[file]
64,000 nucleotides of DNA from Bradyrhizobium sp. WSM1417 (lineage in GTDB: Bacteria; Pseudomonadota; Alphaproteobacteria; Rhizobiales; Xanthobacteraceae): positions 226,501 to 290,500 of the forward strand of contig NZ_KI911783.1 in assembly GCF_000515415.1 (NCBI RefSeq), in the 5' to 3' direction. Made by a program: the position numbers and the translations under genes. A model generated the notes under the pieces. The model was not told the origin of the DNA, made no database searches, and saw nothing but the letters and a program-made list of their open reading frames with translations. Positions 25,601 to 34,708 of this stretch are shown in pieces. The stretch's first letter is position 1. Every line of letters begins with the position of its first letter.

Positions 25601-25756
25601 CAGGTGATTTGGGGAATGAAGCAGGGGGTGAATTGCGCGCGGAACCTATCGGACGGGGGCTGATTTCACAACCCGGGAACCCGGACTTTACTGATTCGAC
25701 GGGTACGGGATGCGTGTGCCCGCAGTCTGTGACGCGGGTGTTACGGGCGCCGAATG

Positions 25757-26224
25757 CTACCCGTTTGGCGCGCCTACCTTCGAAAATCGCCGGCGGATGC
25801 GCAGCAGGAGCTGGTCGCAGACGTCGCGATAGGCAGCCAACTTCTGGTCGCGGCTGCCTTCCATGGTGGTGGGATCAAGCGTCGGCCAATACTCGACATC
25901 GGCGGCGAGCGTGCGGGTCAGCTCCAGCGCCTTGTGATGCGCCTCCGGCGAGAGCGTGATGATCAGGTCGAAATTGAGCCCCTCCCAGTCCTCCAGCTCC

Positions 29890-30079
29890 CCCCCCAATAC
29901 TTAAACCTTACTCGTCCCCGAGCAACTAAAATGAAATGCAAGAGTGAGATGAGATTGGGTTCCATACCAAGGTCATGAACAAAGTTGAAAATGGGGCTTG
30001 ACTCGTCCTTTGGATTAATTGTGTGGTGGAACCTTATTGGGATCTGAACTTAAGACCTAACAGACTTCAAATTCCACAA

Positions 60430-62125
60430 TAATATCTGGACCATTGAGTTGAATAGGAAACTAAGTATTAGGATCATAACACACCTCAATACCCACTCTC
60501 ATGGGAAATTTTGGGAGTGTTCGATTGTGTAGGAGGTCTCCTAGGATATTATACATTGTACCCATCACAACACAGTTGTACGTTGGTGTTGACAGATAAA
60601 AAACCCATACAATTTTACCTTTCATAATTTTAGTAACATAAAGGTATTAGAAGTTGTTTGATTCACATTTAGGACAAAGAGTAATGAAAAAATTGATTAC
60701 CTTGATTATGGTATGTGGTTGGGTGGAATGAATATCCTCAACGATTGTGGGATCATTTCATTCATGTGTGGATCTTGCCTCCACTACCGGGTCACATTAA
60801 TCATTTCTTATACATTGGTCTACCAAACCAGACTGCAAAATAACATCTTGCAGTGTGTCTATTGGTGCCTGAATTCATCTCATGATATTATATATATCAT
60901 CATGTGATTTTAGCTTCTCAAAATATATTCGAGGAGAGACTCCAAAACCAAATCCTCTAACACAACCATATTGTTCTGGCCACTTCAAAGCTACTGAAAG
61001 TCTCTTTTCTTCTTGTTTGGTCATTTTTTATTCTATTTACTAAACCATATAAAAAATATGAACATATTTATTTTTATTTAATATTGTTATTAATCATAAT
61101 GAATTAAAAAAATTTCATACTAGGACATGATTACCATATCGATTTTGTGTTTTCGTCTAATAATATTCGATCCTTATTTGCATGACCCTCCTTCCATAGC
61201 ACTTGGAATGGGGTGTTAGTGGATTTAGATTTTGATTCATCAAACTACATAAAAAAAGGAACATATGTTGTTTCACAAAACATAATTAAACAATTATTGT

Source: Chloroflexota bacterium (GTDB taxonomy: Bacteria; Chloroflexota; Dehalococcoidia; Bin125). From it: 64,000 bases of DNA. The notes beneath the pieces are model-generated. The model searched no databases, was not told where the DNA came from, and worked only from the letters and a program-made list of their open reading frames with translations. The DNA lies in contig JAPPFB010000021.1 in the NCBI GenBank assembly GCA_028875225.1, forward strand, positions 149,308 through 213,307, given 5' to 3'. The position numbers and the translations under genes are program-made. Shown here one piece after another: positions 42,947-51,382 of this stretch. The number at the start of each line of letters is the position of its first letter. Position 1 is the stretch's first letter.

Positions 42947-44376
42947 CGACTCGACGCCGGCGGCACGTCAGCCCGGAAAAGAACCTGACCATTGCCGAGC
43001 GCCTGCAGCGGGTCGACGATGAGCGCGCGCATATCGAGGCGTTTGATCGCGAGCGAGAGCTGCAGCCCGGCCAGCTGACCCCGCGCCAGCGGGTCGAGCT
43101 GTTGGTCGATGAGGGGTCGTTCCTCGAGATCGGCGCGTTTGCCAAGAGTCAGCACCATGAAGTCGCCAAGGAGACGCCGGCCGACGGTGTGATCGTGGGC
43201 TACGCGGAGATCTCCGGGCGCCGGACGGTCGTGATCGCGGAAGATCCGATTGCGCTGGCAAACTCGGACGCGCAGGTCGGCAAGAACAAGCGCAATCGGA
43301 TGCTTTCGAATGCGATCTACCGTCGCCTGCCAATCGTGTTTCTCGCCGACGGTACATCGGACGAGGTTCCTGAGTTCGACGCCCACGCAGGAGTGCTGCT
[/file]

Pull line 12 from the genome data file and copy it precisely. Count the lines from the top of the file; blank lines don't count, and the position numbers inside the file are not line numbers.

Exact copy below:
30001 ACTCGTCCTTTGGATTAATTGTGTGGTGGAACCTTATTGGGATCTGAACTTAAGACCTAACAGACTTCAAATTCCACAA